Lawn Care Over Winter
Donna in Dale City writes, "I seeded some bare spots in my lawn back in the fall, and had a nice stand of new grass come up. What can I put on it to protect it during the winter?"
Absolutely nothing, Donna. Although frigidly cold weather without any snow cover (like we experienced at the beginning of this wretched winter) can stress lawns new and old, there's really no way we humans can mimic the insulating protection of snow.
Make sure no rock salt is used anywhere near the new grass. Try even to limit the use of plant-safer products, such as calcium and magnesium chloride near the lawn. Try using some sand in those spots if you need to gain some traction.
DO shovel any clean snow that's free of de-icers onto the lawn.
Otherwise, just follow the famous advice of Baseball Hall of Famer Rogers Hornsby concerning the off-season. "They ask me what I do in the winter. I'll tell you what I do in the winter: I look out the window and dream of spring".
Best Buys on Ice-Melt
Paula in Silver Spring is looking for a way to spend less dough on non-rock salt ice-melt products. She writes: "You said on your Friday morning Yard Warrior segment that you bought big shaker jugs of calcium chloride for $7! Where? I just paid $20 for one jug at a hardware store. I think I could have gone on a nice vacation with the money I've already spent on ice melt this winter!"
Well, Paula, I priced Calcium Chloride de-icer at hardware stores large and small, home centers and supermarkets-and the seven dollar shaker jugs (made by Morton Salt, of all companies) were found at my local supermarket. (I hate to put the boot in, but several of the jugs also add 'dollar off' coupons attached-at least it wasn't double coupon week.)
So shop around. When you see a good price, buy in bulk. Unlike the versions in big plastic bags, de-icers in those heavy plastic shaker jugs are very stable; keep the containers in a cool dry place and any left-overs should be good next year. (I carried a full jug over from last winter to this one.)
Re-Blooming? Ha! He'd like his Azaleas to Bloom ONCE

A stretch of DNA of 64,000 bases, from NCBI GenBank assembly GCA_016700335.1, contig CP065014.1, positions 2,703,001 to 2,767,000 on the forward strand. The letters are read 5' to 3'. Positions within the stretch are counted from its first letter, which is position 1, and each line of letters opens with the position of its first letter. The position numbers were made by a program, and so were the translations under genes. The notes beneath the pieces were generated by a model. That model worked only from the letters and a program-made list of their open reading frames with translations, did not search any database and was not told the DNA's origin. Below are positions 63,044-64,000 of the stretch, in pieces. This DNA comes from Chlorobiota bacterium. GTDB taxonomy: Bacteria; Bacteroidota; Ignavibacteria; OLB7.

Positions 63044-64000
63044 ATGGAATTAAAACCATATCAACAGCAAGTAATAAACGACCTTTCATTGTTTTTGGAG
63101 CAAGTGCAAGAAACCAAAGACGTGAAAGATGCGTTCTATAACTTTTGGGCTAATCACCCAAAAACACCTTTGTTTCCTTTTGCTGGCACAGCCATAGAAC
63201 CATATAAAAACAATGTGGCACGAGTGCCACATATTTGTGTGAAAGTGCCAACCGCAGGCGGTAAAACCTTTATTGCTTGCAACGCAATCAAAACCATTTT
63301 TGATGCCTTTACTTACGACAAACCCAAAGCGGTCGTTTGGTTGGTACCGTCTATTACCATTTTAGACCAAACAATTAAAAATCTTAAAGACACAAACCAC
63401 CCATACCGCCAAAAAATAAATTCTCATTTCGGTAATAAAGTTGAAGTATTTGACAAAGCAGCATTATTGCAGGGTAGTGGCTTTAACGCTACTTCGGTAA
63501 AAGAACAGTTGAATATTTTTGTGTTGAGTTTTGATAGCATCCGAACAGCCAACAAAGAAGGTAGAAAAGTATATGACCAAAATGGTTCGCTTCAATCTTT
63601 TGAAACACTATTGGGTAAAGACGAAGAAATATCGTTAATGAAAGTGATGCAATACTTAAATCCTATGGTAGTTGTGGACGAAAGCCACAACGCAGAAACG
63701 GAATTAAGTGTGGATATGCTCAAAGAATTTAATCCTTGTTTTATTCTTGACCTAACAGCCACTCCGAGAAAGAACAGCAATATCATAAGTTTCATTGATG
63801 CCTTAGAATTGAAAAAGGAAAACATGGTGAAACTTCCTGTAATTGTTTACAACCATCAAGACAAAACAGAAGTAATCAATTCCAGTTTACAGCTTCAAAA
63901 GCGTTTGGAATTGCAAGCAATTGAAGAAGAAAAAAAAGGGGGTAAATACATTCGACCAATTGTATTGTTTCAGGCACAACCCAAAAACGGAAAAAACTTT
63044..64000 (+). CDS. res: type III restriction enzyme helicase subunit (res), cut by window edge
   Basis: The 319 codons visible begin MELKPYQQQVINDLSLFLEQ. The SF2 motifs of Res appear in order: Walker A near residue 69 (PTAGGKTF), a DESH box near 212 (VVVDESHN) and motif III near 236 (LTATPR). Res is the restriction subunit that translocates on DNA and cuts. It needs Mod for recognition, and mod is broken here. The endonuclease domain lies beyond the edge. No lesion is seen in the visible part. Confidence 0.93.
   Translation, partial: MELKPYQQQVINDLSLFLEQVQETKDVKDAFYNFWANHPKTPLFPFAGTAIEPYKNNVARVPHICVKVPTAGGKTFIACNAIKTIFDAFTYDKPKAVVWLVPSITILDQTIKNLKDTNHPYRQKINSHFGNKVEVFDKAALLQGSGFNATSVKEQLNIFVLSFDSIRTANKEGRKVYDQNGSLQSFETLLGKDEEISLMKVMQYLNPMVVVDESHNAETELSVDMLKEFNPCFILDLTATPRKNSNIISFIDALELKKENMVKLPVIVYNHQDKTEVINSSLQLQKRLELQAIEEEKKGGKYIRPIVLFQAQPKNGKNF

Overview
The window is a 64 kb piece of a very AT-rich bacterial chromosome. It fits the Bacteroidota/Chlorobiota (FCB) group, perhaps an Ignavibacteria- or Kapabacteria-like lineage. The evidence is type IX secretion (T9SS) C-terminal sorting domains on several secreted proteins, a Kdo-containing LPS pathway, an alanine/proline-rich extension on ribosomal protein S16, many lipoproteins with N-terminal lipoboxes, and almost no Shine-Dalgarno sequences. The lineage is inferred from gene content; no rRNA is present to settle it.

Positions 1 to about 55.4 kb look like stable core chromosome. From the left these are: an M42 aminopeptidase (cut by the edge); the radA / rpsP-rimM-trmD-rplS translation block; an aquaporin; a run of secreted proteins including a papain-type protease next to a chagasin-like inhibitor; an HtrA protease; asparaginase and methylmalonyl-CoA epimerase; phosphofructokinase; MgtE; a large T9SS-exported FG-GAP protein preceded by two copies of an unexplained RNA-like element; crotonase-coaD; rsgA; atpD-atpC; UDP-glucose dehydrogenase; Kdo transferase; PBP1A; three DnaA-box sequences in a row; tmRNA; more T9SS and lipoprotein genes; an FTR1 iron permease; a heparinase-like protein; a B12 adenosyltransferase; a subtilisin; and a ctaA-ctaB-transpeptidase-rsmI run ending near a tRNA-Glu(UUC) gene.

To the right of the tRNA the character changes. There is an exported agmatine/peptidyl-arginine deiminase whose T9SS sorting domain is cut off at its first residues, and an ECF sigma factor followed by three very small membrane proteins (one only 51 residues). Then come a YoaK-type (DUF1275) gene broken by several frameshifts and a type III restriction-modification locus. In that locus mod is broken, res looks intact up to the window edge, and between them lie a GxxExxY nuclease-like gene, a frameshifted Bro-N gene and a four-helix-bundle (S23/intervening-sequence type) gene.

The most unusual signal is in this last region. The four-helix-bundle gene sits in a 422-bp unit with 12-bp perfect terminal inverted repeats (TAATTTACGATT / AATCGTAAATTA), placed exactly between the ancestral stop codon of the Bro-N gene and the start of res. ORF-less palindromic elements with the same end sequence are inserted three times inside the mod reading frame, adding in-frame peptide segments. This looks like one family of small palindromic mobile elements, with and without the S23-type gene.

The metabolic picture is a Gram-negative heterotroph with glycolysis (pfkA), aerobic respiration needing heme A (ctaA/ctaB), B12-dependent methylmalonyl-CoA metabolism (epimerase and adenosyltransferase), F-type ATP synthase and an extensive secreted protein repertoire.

Bob in Mt. Airy writes, "I filled my yard with Encore azaleas a couple of years ago and have barely seen a blossom from any of the shrubs -- spring or fall. Is there any regular pruning or feeding I should be doing to encourage blooms? They have not been fed upon the advice of our nursery."
Ah yes, the famous double-blooming azaleas. In my experience, people are generally disappointed with any fall flowers that do appear on these types, Bob -- and that makes sense. Azaleas are basically spring-blooming plants.
Ah, but all azaleas need the same thing: A naturally rich acidic soil. So there's much hope for your un-fed flowers. As soon as the world thaws, remove any nasty wood mulch, spread an inch of milled peat moss at their base (to acidify the soil), cover that with an inch of yard-waste compost (to enrich the soil), and they should perk up.
Then only prune them immediately after bloom, and only to remove any faded flowers. Otherwise, you risk pruning away potential blooms.
Amaryllis, Arise Again
Pat in Upper Marlboro writes, "Can Amaryllis be made to bloom again? If so, may I have some instructions?"
Ah, those great big bulbs with the giant flowers. Yes it can, and of course you may, Pat.
Remove any faded flowers, but leave the stalk in place. Allow the new leaves to grow, giving the plant as much sun as you can manage. (This period is when new flowers are formed, deep inside the bulb.) Feed it with a gentle organic fertilizer once a month while the leaves are green and growing and water it, but with a light hand.
It can go outdoors when the weather warms in May or just stay indoors; your choice. When the leaves start to fade or August arrives (whichever comes first), stop feeding, stop watering and put either the bare bulb or the entire pot in a dark basement for six weeks or so.
Then, if you took it out of its pot, repot it in fresh potting soil, being careful to only bury half of the bulb portion at most. Then bring it back into a sunny window indoors and water it really well but only once. With any luck, a new flower stalk will emerge. When it does, begin a very light watering schedule (no food) and a new cluster of flowers just might form at the top around the holidays.